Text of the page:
I think it's always a good idea to air these differences. Always. I find things I agree with Gary Weber about and I have always found things I agree with Vince Horn about. I suspect I feel more akin to Vince because my practice history is more like Vince's than Gary's. That's as far as I would ever be wiling to take comparisons or pass judgement. I think both are very much awake. I think both are worth listening to and learning from. I see no reason to take sides. There are no sides, after all, just views.
Last Edit: 08 Nov 2015 11:06 by Chris Marti.
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Vincent Horn takes Gary Weber to school 08 Nov 2015 11:10 #101035

That said, I also think airing these differences is a good way for all of us to examine the various views we have access to, and to think about how those views relate to what is being said by others like Vince and Gary, and see how folks take a liking to a particular view, or not, and peg truth, or not, to a specific view.
Last Edit: 08 Nov 2015 11:21 by Chris Marti.
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Vincent Horn takes Gary Weber to school 08 Nov 2015 11:25 #101036

With respect, Kenneth, can you please clarify your permission to post this? Since it may not be wide-open, it would be inappropriate to post it wide open here. I will keep it published for the time being, but given its nature, I want to be clear on it.
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Vincent Horn takes Gary Weber to school 08 Nov 2015 13:20 #101038

Tom Otvos wrote:
With respect, Kenneth, can you please clarify your permission to post this? Since it may not be wide-open, it would be inappropriate to post it wide open here. I will keep it published for the time being, but given its nature, I want to be clear on it.

Tom, I haven't heard from Rommel directly, but he officially "liked" my Facebook post linking to this post, so I believe we have the green light.

Cut and pasted from my Facebook feed:

Jackson Timothy, Rommel de Leon, Dan Rizzuto and 5 others like this.
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Vincent Horn takes Gary Weber to school 08 Nov 2015 14:08 #101039

Why is this even important? There are people who would murder to be able to have any type of insight and there's also legions of people who think this is the stupidest shit that ever hit planet earth. Let's not reach either of them so that less and less people benefit from this stuff and we can be the only ones that see it.

I think insight of any kind is beneficial, but conversations and debates like this one above are a waste of time. It is practically an abuse of time.
Last Edit: 08 Nov 2015 14:17 by Femtosecond.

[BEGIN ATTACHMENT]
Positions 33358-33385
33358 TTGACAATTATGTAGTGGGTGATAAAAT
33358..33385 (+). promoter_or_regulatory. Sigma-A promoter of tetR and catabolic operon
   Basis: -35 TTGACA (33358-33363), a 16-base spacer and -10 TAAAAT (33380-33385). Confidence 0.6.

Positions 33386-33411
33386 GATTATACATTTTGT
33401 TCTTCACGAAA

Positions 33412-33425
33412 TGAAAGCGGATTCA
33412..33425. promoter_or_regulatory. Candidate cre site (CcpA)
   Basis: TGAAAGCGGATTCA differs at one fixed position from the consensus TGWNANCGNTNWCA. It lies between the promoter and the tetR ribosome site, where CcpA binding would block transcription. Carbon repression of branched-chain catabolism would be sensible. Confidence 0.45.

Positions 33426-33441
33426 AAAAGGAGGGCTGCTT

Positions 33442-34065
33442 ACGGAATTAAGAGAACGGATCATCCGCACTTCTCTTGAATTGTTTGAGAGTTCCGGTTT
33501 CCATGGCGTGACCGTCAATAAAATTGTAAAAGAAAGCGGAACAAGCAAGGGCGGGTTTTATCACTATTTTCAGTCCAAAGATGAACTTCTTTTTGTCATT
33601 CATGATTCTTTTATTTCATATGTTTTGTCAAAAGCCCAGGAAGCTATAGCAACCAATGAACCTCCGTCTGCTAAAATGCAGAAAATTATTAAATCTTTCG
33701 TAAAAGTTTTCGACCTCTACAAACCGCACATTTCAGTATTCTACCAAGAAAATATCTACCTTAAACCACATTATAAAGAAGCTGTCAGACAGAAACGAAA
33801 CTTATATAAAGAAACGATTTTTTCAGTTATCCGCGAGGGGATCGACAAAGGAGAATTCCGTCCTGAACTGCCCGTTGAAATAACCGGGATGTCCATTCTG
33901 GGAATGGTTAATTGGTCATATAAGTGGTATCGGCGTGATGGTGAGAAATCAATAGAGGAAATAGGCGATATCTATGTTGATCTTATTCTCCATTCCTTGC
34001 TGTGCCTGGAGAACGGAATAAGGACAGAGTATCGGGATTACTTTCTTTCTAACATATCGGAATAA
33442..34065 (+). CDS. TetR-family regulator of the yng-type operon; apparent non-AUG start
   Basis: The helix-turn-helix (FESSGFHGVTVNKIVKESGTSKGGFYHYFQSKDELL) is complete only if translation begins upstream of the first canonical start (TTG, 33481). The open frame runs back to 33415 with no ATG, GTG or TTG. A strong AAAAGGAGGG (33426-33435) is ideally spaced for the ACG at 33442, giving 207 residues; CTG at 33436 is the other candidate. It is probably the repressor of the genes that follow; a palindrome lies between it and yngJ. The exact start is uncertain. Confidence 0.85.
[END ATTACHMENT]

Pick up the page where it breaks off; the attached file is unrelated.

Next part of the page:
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Vincent Horn takes Gary Weber to school 08 Nov 2015 14:18 #101040

Chris Marti wrote:
That said, I also think airing these differences is a good way for all of us to examine the various views we have access to, and to think about how those views relate to what is being said by others like Vince and Gary, and see how folks take a liking to a particular view, or not, and peg truth, or not, to a specific view.

Also, how we react to views that are different from ours. Do we care that someone disagrees and, if so, where is the "I" that cares?
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Vincent Horn takes Gary Weber to school 08 Nov 2015 14:27 #101041

Cut and pasted from my public Facebook feed:

Katherine MacLean: Oh, geez. Don't really know where to begin. I'm happy these conversations are happening. But I'm of at least two minds about it. Gary's methods "worked" for me until they didn't (like all good things I've tried). His teaching and the process was more effective at reducing suffering and dissolving my strong attachments to a lot of things I previously associated with ME, than anything else, including concentration practice, open awareness, retreat, drugs... When the technique was working, I got a lot of positive feedback about how "well" I was doing on the path of self-inquiry and how I was an exceptional student. When they stopped working and I was suffering more than ever before (I was going through a major period of loss, depression, grief), I was told I "wasn't doing the method correctly" and "wasn't good enough" as a student. However, the overall experience, including the initial period of teaching and the dramatic cutting-off from teaching, was by far the most useful and profound lesson in letting go I've ever received. So, I consider the whole "experience of Gary" to be a gift. What does all this have to do with nonduality and enlightenment? I have no fucking clue.